Saudi Arabia changed its law this week to remove the statute of limitations for anti-corruption investigations into current and former ministers of the world’s largest petroleum exporter.
The amendment disposes of the sixty-day statute of limitations that previously governed investigations into alleged corrupt activity.
The chairman of the National Anti-Corruption Commission Khalid bin Abdul Mohsen Al-Muhaisen said the change will “enable the Commission and competent authorities to carry out their tasks effectively and efficiently to protect public money, the state’s interests and the national economy from corruption.”
This amendment isn’t the first change the Kingdom has made to fight corruption.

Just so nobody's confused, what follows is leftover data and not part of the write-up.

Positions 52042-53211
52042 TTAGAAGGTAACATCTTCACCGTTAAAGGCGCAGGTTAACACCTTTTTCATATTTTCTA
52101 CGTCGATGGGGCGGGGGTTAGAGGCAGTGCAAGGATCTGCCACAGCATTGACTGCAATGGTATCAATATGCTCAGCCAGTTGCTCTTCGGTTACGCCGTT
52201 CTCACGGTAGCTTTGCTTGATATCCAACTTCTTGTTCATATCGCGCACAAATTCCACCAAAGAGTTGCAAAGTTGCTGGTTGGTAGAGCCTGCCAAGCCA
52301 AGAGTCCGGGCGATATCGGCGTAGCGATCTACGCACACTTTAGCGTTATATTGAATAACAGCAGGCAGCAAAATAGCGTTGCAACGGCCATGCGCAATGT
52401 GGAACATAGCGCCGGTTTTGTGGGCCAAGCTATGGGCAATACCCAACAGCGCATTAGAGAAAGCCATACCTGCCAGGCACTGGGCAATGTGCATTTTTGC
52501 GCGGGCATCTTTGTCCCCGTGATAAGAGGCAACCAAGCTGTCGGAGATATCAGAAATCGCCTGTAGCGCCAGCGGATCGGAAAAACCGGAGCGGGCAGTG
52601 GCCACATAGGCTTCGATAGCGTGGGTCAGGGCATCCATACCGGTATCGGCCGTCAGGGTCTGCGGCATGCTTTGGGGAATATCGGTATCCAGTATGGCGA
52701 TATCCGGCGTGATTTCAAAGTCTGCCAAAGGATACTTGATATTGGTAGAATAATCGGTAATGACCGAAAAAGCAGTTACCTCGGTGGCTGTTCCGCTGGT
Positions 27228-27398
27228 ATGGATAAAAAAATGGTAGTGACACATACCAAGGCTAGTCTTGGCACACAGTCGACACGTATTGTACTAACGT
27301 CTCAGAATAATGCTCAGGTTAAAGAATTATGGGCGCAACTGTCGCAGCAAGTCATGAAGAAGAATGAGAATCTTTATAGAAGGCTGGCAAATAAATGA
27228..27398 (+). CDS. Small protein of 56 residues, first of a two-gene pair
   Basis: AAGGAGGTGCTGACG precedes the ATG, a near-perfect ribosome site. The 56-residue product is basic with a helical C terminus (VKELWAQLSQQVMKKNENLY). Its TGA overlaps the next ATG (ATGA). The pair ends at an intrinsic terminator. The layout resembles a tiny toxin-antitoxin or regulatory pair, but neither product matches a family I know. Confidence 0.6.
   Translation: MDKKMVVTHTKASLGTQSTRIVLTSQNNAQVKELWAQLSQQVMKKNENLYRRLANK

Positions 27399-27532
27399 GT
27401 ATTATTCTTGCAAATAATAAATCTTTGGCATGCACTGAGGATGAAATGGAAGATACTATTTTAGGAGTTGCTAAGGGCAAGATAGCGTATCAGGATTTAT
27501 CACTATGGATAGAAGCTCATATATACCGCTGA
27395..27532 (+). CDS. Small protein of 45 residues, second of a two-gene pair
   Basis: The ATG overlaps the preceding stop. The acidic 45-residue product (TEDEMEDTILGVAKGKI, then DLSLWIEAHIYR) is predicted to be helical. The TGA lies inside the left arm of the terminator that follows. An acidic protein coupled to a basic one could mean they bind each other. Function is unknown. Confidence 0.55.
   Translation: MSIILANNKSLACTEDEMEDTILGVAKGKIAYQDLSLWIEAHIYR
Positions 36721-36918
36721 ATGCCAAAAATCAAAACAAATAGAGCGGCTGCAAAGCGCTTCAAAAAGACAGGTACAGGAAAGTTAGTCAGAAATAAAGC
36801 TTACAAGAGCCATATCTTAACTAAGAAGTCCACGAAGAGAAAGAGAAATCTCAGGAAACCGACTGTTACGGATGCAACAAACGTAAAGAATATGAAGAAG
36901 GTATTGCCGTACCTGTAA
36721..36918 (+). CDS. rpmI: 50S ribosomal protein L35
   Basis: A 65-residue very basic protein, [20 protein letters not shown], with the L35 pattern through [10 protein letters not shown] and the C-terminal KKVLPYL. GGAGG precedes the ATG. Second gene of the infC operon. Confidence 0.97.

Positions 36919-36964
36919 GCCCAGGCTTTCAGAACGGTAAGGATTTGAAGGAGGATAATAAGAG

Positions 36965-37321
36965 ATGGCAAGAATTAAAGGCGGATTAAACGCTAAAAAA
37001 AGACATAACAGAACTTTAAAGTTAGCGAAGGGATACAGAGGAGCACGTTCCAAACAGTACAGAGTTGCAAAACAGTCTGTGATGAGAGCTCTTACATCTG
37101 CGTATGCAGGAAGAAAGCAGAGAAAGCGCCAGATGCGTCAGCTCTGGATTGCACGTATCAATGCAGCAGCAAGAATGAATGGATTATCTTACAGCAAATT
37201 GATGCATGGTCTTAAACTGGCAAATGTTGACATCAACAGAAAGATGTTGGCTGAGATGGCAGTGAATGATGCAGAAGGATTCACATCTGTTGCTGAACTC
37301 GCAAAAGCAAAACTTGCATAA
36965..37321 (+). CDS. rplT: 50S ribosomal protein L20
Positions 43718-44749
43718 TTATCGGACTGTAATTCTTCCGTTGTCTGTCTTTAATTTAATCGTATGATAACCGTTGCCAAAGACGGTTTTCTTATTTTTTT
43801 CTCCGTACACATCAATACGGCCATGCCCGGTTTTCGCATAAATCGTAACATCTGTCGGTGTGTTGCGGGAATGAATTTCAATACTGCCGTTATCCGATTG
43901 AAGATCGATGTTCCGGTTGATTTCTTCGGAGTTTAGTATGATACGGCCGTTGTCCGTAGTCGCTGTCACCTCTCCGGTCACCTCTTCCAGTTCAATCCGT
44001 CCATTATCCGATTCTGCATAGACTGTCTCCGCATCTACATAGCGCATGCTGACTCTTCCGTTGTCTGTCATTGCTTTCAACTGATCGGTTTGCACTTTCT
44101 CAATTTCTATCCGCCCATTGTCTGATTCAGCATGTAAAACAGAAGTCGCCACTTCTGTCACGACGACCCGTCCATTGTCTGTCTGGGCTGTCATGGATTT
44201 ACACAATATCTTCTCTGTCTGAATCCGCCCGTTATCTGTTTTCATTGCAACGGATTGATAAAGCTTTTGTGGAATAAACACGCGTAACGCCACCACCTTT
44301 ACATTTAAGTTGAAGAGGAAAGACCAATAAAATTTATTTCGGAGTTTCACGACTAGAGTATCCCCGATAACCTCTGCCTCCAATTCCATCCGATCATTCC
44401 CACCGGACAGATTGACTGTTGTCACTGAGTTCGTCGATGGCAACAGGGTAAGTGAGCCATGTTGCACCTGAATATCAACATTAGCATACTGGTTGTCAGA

Last year in a widespread anti-corruption crackdown, Crown Prince Mohammed bin Salman ordered some of the country’s top businessmen detained at Riyadh’s Ritz-Carlton Hotel.
The Saudi government seized more than $100 billion through settlement deals with the detainees, according to a Reuters report.
Saudi Arabia sits on oil reserves valued at $34 trillion.
Last December, a former sales executive of jet maker Embraer S.A. pleaded guilty to paying a Saudi official $1.5 million in exchange for help selling jets to Saudi Aramco, the national oil company.
Embraer paid $205 million to the DOJ and SEC in October 2016 to settle FCPA violations stemming from the same bribes.
Harry Cassin is the managing editor of the FCPA Blog.